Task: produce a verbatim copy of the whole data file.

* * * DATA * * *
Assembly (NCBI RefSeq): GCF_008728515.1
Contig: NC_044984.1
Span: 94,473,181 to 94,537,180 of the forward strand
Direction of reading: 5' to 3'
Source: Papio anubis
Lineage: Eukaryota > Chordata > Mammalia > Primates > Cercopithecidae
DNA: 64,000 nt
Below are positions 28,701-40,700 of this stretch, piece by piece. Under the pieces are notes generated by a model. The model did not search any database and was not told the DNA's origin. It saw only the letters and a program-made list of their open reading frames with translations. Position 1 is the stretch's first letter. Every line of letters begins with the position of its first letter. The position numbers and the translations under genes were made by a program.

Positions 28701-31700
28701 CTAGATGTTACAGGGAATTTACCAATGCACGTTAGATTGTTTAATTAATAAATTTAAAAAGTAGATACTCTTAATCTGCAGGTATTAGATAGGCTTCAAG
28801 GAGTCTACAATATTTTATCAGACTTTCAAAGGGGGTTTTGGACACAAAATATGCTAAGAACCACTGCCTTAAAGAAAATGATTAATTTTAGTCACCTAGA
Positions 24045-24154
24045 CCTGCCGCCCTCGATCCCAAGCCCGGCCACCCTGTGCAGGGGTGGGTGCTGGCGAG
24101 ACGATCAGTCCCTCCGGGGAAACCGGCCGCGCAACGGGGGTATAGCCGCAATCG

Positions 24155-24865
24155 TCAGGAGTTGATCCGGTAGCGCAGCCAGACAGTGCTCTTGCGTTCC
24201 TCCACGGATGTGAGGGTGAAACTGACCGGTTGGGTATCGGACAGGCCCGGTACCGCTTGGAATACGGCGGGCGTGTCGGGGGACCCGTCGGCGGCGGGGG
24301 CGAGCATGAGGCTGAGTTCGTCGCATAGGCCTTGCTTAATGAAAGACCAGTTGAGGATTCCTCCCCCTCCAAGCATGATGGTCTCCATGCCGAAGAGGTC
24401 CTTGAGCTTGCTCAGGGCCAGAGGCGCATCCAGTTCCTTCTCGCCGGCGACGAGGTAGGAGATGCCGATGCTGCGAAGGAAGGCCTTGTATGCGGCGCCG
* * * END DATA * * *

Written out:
Assembly (NCBI RefSeq): GCF_008728515.1
Contig: NC_044984.1
Span: 94,473,181 to 94,537,180 of the forward strand
Direction of reading: 5' to 3'
Source: Papio anubis
Lineage: Eukaryota > Chordata > Mammalia > Primates > Cercopithecidae
DNA: 64,000 nt
Below are positions 28,701-40,700 of this stretch, piece by piece. Under the pieces are notes generated by a model. The model did not search any database and was not told the DNA's origin. It saw only the letters and a program-made list of their open reading frames with translations. Position 1 is the stretch's first letter. Every line of letters begins with the position of its first letter. The position numbers and the translations under genes were made by a program.

Positions 28701-31700
28701 CTAGATGTTACAGGGAATTTACCAATGCACGTTAGATTGTTTAATTAATAAATTTAAAAAGTAGATACTCTTAATCTGCAGGTATTAGATAGGCTTCAAG
28801 GAGTCTACAATATTTTATCAGACTTTCAAAGGGGGTTTTGGACACAAAATATGCTAAGAACCACTGCCTTAAAGAAAATGATTAATTTTAGTCACCTAGA
Positions 24045-24154
24045 CCTGCCGCCCTCGATCCCAAGCCCGGCCACCCTGTGCAGGGGTGGGTGCTGGCGAG
24101 ACGATCAGTCCCTCCGGGGAAACCGGCCGCGCAACGGGGGTATAGCCGCAATCG

Positions 24155-24865
24155 TCAGGAGTTGATCCGGTAGCGCAGCCAGACAGTGCTCTTGCGTTCC
24201 TCCACGGATGTGAGGGTGAAACTGACCGGTTGGGTATCGGACAGGCCCGGTACCGCTTGGAATACGGCGGGCGTGTCGGGGGACCCGTCGGCGGCGGGGG
24301 CGAGCATGAGGCTGAGTTCGTCGCATAGGCCTTGCTTAATGAAAGACCAGTTGAGGATTCCTCCCCCTCCAAGCATGATGGTCTCCATGCCGAAGAGGTC
24401 CTTGAGCTTGCTCAGGGCCAGAGGCGCATCCAGTTCCTTCTCGCCGGCGACGAGGTAGGAGATGCCGATGCTGCGAAGGAAGGCCTTGTATGCGGCGCCG